RewriteCond % ^ yourwebsite.com [NC] RewriteRule ^(. *)$ http://www.yourwebsite.com/$1 [L, R=301] For a “non-www” version: RewriteCond % ^ www.yourwebsite.com [NC] RewriteRule ^(. *)$ http://yourwebsite.com/$1 [L, R=301] Routing slash is also part of canonicalization given that URLs with a slash at the end or without are also treated in a different way. RewriteCond % REQUEST_FILENAME!-f RewriteRule ^(. * [^/]$/$1/ [L, R=301] This will ensure the/ example-page is rerouted to/ example-page/. You might select to get rid of the slash instead of including then you will require the other rule listed below: RewriteCond % REQUEST_FILENAME!-d RewriteRule ^(. *)/$/$1 [L, R=301]HTTP To HTTPS Redirect

After Google’s effort to motivate website owners to use SSL, migrating to HTTPS is among the frequently utilized redirects that nearly every site has.

The rewrite rule below can be used to force HTTPS on every site.

RewriteCond % ^ yourwebsite.com [NC, OR] RewriteCond % ^ www.yourwebsite.com [NC] RewriteRule ^(. *)$ https://www.yourwebsite.com/$1 [L, R=301, NC] Utilizing this, you can combine a www or non-www version redirect into one HTTPS redirect guideline.

Redirect From Old Domain To New

This is also among the most pre-owned redirects when you choose to rebrand and need to change your domain. The guideline below reroutes old-domain. com to new-domain. com.

RewriteCond % HTTP_HOST ^ old-domain. com$ [OR] RewriteCond % ^ www.old-domain.com$ RewriteRule (. *)$ http://www.new-domain.com/$1 [R=301, L] It utilizes 2 cases: one with the “www” variation of URLs and another “non-www” because any page for historical factors might have inbound links to both versions.

The majority of site owners utilize WordPress and may not require a.htaccess declare redirects however use a plugin rather.

Dealing with redirects utilizing plugins might be slightly various from what we talked about above. You may need to read their documents to handle RegExp properly for the particular plugin.

From the existing ones, I would advise a free plugin called Redirection, which has many parameters to control redirect guidelines and lots of useful docs.

Reroute Best Practices

1. Do not Reroute All 404 Broken URLs To The Homepage

This case often happens when you are too lazy to examine your 404 URLs and map them to the proper landing page.

According to Google, they are still all treated as 404s.

If you have a lot of pages like this, you must consider producing lovely 404 pages and engaging users to browse further or discover something besides what they were trying to find by displaying a search choice.

It is highly recommended by Google that rerouted page material ought to be equivalent to the old page. Otherwise, such a redirect might be thought about a soft 404, and you will lose the rank of that page.

2. Get Mobile Page-Specific Reroutes Right

If you have various URLs for desktop and mobile sites (i.e., “example.com” for desktop and “m.example.com” for mobile), you must make certain to redirect users to the suitable page of the mobile version.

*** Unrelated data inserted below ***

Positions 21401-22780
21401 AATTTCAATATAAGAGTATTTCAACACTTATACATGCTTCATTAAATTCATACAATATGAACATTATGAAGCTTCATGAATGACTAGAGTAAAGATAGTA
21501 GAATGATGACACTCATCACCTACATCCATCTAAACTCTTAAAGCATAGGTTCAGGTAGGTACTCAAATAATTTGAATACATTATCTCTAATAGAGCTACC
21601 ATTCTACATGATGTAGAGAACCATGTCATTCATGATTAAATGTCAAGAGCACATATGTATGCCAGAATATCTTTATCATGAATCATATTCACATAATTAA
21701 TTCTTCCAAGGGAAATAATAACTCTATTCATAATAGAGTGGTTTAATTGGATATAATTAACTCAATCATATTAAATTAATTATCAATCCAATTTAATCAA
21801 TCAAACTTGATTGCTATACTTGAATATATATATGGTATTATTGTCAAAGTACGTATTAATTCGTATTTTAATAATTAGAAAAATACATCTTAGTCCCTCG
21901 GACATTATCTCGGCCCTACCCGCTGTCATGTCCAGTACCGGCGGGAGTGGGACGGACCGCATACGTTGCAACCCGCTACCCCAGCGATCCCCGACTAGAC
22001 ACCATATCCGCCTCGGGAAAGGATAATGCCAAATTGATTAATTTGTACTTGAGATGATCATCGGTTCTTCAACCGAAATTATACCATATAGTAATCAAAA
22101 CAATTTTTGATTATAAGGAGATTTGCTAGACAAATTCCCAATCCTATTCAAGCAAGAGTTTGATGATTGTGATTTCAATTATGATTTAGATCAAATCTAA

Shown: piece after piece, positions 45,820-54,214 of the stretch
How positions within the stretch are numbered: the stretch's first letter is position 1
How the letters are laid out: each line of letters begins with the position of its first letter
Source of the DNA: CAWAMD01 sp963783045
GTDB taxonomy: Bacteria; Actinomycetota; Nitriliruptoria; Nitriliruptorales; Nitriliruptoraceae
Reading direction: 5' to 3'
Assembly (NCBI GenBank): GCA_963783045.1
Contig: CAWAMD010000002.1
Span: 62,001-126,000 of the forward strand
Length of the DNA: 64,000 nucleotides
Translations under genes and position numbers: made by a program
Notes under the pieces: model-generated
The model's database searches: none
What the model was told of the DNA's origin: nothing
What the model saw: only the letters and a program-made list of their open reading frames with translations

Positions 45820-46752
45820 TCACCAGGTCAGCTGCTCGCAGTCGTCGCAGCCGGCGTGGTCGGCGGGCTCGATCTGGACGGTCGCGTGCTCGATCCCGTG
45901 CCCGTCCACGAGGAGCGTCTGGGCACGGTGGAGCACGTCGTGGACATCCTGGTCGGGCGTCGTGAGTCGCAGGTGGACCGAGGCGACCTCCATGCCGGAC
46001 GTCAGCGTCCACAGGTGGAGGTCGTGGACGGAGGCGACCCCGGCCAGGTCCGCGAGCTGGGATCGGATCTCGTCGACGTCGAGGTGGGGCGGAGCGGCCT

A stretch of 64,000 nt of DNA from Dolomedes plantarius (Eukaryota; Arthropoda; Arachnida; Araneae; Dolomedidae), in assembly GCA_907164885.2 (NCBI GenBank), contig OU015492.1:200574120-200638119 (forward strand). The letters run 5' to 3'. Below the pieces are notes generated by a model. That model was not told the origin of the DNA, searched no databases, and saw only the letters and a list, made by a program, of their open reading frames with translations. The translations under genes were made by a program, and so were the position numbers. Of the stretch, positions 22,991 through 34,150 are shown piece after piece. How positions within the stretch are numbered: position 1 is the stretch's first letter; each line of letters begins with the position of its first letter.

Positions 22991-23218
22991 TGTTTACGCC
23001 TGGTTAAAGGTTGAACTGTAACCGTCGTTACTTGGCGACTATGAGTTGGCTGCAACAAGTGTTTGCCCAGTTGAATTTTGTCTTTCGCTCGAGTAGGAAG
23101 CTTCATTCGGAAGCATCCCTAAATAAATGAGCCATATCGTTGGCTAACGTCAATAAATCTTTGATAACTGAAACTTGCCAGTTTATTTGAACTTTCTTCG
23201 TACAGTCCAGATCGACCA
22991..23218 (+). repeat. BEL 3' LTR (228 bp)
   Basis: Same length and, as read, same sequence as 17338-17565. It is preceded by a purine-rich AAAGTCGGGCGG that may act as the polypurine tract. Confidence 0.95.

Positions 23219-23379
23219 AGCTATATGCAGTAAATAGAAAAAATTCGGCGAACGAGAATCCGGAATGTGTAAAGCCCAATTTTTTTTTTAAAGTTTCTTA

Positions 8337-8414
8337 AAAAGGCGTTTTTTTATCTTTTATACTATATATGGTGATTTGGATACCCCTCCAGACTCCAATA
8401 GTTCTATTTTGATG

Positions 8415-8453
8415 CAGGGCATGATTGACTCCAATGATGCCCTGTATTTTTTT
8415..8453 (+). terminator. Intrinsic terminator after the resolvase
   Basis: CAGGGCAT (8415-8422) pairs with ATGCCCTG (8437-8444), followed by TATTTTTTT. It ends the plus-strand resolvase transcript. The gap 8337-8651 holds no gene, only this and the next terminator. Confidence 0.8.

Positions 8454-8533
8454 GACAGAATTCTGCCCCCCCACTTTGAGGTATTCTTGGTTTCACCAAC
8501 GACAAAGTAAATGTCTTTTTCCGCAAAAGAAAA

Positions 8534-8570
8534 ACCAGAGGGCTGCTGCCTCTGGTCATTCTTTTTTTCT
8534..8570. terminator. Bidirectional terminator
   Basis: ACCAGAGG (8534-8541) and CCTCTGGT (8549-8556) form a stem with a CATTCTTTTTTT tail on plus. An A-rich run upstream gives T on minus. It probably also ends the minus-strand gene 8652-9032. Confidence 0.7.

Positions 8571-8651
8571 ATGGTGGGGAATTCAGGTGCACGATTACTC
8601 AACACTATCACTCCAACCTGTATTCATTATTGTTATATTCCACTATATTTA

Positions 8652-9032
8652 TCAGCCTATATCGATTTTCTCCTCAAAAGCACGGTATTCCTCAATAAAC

Correct: “example.com/sport/” to “m.example.com/sport/”
Incorrect: “example.com/sport/” to “m.example.com”

Likewise, you have to ensure that if one page is 404 on the desktop, it needs to also be 404 on mobile.

If you have no mobile version for a page, you can avoid redirecting to the mobile version and keep them on the desktop page.

3. How To Utilize Meta Refresh

It is possible to do a redirect using a meta refresh tag like the example listed below:

If you place this tag in/ old-page/, it will reroute the user instantly to/ new-page/.

Google does not forbid this redirect, but it does not advise using it.

According to John Mueller, search engines might not have the ability to recognize that kind of redirect correctly. The exact same is likewise real about JavaScript reroutes.

4. Prevent Redirect Chains

This message shows when you have a wrong routine expression setup and winds up in an unlimited loop.

Screenshot by author, December 2022 Usually, this occurs when you have a redirect chain. Let’s say you rerouted page 1 to page 2 a long time back. You might have forgotten that

page 1 is rerouted and decided to redirect page 2 to page 1 once again. As an outcome, you will wind up with a guideline like this: RewriteRule ^ page1/ page2 [R

=301, NC, L] RewriteRule ^ page2/ page1 [R=301, NC, L] This will create a boundless loop and produce the error shown above. Conclusion Understanding what

redirects are and which scenario requires a specific status code is essential to


web pages effectively. It’s a core part of comprehending SEO. Many scenarios need exact knowledge of redirects, such as migrating a site to a new domain or creating a short-term holding page URL for a webpage that will return under its regular URL. While a lot is possible with a plugin, plugins can be misused without correctly comprehending when and why to utilize a particular

kind of redirect. More Resources: Featured Image: